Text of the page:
North Macedonia’s quirky micronation
Despite having a population of just 2,400, Vevčani has attempted to declare independence from two different countries over the last five decades.
It was Independence Day in the Republic of North Macedonia, a landlocked Balkan country sharing borders with Greece, Albania, Bulgaria, and Serbia. Along the northern shores of Lake Ohrid, bright yellow sunbeams of North Macedonian flags fluttered in the breeze that swept down from the Jablanica Mountains as bands played, rakia flowed, and beers were cracked open in celebration of independence from the Socialist Federal Republic of Yugoslavia in 1991.
On 8 September 1991, the Socialist Republic of Macedonia declared independence from Yugoslavia and became the Former Yugoslav Republic of Macedonia. Not content with their new government, on 19 September 1991, the town almost unanimously declared itself an independent republic, with just 36 out of 2,000 locals voting against the motion.
All this culminated in 2002, when the libertarian spirit of the Republic of Vevcani was revived by local residents. They tried to attract tourists by flying the “national” flag, issuing passports and printing their own money.
The independent spirit of Vevčan goes back centuries. Although it is only a 20-minute drive from Struga, the largest city on the northern shore of Lake Ohrid, the isolated and impassable terrain of the mountains ensures that the people of Vevci have long been able to assert their autonomy. The locals are very traditional, during the Ottoman Empire they kept their culture and religion, which was not the case with the surroundings.
The Vevčani’s history of non-conformism under Ottoman rule fueled resistance during the communist era that followed World War II, when the region became part of the Socialist Republic of Macedonia.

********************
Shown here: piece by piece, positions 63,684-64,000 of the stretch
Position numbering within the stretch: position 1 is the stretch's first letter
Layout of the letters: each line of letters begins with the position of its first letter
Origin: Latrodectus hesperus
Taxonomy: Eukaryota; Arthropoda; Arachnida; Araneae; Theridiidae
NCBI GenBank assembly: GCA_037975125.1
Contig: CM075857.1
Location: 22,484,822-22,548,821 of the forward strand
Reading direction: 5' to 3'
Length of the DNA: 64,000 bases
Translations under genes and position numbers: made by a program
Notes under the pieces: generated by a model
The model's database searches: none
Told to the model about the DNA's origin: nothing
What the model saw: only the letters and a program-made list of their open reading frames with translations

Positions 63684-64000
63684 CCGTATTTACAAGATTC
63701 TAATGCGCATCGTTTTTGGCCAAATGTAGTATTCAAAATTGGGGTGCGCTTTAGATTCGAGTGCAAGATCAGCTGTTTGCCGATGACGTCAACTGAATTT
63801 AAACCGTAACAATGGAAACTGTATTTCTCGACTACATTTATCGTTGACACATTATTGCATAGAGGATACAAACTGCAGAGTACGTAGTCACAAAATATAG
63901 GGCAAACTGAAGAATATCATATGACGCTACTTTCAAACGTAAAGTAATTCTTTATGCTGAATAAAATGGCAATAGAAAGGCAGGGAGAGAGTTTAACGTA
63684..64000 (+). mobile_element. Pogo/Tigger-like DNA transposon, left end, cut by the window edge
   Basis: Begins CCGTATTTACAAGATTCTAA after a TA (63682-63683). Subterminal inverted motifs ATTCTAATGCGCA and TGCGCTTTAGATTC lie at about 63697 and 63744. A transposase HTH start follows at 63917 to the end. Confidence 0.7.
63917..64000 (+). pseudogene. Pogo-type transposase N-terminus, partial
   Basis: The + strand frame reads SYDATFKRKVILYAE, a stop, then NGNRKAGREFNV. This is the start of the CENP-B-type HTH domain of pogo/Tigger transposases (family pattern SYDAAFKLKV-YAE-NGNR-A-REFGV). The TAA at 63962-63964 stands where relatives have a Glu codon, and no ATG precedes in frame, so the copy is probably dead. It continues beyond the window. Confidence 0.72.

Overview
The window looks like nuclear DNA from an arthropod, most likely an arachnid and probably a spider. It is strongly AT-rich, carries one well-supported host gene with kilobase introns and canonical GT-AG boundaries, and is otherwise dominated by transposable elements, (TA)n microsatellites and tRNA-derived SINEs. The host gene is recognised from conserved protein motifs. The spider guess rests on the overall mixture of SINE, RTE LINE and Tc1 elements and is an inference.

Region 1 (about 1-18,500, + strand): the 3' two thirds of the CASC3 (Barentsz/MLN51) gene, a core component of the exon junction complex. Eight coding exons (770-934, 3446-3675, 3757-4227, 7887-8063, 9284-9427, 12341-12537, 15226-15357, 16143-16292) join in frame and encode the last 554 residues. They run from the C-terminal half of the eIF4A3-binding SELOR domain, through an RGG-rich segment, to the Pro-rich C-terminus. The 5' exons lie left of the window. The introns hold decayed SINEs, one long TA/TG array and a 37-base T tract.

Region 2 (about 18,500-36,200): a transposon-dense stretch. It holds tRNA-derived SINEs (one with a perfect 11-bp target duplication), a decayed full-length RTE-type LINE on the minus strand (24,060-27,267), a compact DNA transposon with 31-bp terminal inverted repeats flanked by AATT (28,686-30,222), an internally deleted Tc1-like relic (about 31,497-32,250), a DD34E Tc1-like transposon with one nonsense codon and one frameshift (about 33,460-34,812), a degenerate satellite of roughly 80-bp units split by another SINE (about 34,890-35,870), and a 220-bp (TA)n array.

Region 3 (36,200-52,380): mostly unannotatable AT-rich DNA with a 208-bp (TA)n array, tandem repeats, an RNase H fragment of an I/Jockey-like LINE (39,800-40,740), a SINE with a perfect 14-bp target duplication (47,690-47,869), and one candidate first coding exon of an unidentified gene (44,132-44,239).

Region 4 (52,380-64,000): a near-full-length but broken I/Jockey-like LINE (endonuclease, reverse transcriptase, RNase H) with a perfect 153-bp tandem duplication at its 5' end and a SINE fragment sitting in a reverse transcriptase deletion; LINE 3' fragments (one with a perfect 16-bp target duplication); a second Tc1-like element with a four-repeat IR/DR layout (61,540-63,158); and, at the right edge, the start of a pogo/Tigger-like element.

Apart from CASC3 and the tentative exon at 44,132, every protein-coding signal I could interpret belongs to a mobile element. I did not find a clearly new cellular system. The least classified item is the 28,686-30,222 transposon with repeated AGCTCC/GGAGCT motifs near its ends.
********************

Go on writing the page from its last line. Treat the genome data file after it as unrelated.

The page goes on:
During communism, the authorities tried to eradicate the tradition. They didn’t allow church weddings or baptisms, but the people still did it all in secret. Locals preserve a unique dialect that cannot be found anywhere else in the country. In addition, every January, the village hosts a 1,400-year-old carnival that attracts thousands of visitors from all over the Balkans. At the center of all the unique local customs of the village are the Vevčan springs, of which there are many in the area.
An independent country or a tourist attraction?
Today, more and more tourists visit this village. They liked the idea of independence and the whole action very much. They come to meet the determined people behind the independent flag, money and passport of the village of Vevčani. Today, a border crossing is also being prepared there, so that stamps can be “slammed” into passports, which the president of the independent republic personally supports.
Vevčani still have disagreements with the Government of North Macedonia. However, they are aware of the fact that they are too small to be independent, they would have a very weak economy. It’s a nice idea, but right now it’s just for fun, say the cheerful locals.